Baltimore Ecosystem Study Institute of Ecosystem Studies

2010 BES Annual Meeting Presentation and Poster Abstracts

Smart Growth and the Pipe: Sewer Infrastructure and the Location of Residential Growth in the Baltimore Region
Beckingham, Barbara
Co-Authors: Melanie Harrison, Elizabeth Stanwyck, Olyssa Starry, Bernadette Hanlon, Justin Newcomer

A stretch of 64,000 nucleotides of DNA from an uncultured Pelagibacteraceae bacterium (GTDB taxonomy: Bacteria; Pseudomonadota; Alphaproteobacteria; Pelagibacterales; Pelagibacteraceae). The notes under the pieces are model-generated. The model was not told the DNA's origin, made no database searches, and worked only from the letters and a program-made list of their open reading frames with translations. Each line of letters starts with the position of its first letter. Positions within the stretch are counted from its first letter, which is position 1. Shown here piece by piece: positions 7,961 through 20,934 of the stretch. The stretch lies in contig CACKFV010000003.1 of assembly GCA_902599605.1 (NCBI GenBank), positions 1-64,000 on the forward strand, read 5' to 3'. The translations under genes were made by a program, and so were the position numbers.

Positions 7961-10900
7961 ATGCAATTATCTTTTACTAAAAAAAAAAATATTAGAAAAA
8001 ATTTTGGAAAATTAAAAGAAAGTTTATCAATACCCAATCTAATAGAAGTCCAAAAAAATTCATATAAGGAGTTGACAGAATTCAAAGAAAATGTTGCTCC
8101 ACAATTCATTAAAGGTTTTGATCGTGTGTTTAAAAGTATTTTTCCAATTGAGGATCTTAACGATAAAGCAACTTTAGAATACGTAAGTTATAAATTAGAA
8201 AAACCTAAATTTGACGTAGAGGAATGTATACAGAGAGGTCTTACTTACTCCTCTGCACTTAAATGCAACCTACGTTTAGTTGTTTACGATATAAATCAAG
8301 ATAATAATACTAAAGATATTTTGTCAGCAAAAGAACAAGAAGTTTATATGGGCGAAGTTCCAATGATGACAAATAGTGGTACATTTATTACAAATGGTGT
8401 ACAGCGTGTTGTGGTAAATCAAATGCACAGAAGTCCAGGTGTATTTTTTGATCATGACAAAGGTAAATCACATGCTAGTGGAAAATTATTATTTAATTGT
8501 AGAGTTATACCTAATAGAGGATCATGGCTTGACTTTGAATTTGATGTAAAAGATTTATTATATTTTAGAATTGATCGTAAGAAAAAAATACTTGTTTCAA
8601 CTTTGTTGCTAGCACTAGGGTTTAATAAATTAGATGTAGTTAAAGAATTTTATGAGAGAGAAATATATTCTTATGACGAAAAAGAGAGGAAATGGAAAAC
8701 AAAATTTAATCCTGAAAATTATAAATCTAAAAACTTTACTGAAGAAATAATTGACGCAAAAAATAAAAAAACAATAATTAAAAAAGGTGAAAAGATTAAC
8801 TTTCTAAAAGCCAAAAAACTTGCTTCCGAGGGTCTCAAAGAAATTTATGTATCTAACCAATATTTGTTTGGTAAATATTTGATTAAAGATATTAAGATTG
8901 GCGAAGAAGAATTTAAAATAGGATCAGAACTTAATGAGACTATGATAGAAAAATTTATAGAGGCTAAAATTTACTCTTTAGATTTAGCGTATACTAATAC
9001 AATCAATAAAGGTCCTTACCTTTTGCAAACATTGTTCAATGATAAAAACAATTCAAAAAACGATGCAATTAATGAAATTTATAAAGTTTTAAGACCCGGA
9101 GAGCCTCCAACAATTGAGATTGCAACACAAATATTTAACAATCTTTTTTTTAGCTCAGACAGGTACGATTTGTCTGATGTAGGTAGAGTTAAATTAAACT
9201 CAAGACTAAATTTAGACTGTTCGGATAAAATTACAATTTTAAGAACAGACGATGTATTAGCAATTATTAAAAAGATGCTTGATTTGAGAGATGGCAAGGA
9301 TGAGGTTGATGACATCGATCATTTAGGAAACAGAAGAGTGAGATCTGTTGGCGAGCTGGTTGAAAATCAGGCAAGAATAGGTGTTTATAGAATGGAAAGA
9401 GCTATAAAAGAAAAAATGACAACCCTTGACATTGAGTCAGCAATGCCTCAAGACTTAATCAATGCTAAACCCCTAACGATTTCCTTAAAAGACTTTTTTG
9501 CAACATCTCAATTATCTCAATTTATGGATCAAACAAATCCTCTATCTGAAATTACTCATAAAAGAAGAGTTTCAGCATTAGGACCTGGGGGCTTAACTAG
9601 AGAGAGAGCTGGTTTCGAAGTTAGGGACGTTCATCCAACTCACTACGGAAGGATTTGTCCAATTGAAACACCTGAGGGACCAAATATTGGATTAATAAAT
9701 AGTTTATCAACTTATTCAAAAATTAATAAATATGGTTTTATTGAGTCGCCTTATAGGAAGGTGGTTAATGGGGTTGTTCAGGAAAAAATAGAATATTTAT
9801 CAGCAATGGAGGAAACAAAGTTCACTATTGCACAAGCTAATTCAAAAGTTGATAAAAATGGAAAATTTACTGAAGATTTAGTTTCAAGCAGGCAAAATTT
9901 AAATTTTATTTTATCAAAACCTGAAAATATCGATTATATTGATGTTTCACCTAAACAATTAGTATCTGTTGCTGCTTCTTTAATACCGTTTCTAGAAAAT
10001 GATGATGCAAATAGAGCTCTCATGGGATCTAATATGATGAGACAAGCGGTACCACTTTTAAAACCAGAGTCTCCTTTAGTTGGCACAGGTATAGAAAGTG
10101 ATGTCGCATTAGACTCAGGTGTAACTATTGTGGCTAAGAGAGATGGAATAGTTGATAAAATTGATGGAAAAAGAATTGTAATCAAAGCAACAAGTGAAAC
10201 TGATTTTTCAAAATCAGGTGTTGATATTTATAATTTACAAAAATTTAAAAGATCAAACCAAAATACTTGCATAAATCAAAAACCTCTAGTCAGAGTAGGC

Abstract: Smart Growth in Maryland aims to direct new growth to where there is existing urban infrastructure. However, little is known about how successful Marylandís policy has been at encouraging growth in areas where there is public sewer infrastructure. The purpose of this study is to determine the degree to which residential development in the Baltimore region utilizes public sewer rather than private on-site septic systems, specifically in the context of the Marylandís Priority Funding Area (PFA) policy which incentivizes growth in targeted areas with existing infrastructure. We used logistic regression analysis to identify the probability that a residential property is connected to a private septic system as a function of 1) its location inside or outside a Priority Funding Area and 2) the year the property was built. Our results indicate that residential development in designated growth areas within the five counties surrounding Baltimore City has, in general, been successfully tethered to existing sewer infrastructure. However, since passage of Marylandís PFA law, development that utilizes on-site septic systems has occurred even inside PFAs (see Figure 1). This is generally the case because some PFAs have been drawn in areas where there were no existing or planned sewer services. This is of concern because residential development with septic systems is typically low-density sprawl-like development, the type of development the state government wants to prevent. In addition, reliance on septic systems for residential development has negative environmental consequences as a non-point source for nitrogen, a major pollutant of concern in Chesapeake Bay.